Background Modified Rodnan skin score (mRss) and high frequency ultrasound (US) are employed to evaluate dermal thickness (DT) in systemic sclerosis (SSc) patients (1-3). Laser Doppler flowmetry (LDF) is used to assess and measure the peripheral blood perfusion (4).
Objectives The aim of this study was to identify possible correlations between finger dermal thickness (DT) using both US and mRss, and fingertip blood perfusion (FBP) in SSc patients.
Methods Forty-nine consecutive SSc patients and 37 healthy subjects (CNT) were enrolled, after informed consent. US was performed in both SSc patients and CNT to evaluate DT (ultrasound-DT) at the level of the dorsum of the middle phalanx of the third finger on both right and left hand, and the average value was recorded in millimetres. After double blind evaluation of US pictures, the intra-operator reproducibility in measuring DT was found of 95%. DT was also assessed by mRss in SSc patients at the level of the dorsum of the fingers bilaterally, and the average score of the fingers was calculated. LDF was performed in both SSc patients and CNT. FBP was detected at the level of the fingertips bilaterally, and the results were expressed as perfusion units (PU). The same operator (BR) performed the examination, and there was a 88% reproducibility of the LDF assessment. Statistical analysis was carried out by non parametric tests.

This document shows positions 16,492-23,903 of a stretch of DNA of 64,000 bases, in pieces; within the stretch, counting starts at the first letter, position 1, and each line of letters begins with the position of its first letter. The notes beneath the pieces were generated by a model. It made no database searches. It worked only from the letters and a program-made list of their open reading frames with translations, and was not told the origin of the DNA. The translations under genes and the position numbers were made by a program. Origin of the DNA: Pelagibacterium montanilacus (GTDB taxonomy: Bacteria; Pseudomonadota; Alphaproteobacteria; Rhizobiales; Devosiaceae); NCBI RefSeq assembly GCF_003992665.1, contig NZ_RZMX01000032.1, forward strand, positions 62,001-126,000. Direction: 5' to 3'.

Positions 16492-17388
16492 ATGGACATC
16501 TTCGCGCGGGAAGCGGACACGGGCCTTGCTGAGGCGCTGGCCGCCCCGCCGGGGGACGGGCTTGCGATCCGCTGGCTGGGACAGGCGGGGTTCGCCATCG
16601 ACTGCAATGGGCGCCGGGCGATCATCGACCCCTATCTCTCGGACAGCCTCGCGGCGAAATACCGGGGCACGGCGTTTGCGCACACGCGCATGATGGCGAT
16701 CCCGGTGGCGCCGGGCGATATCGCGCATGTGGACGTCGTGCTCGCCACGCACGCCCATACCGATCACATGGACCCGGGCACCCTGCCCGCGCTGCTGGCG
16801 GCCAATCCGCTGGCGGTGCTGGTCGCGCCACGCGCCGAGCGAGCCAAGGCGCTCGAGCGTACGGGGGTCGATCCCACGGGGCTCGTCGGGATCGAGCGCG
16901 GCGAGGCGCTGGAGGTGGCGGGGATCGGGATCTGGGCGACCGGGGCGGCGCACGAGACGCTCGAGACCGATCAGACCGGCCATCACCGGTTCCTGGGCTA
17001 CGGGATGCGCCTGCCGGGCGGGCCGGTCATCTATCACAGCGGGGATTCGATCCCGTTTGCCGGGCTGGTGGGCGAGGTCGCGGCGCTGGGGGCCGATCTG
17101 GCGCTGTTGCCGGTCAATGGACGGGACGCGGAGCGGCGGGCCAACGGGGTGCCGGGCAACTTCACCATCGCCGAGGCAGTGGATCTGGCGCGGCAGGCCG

Results SSc patients showed higher ultrasound-DT as well as lower FBP at the level of the fingers, than healthy subjects (p<0.0001). A negative correlation was observed between FBP and both ultrasound-DT (r=-0.36, p=0.02) and mRss values (r=-0.41, p=0.002). A positive statistically significant correlation was observed between left and right finger ultrasound-DT (r=0.68, p<0.0001), as well as between ultrasound-DT and mRss (r=0.55, p<0.0001).
Conclusions A significant negative correlation between finger DT, evaluated by either US or mRss, and FBP, evaluated by LDF, is detectable with reliability in SSc patients.
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Disclosure of Interest None Declared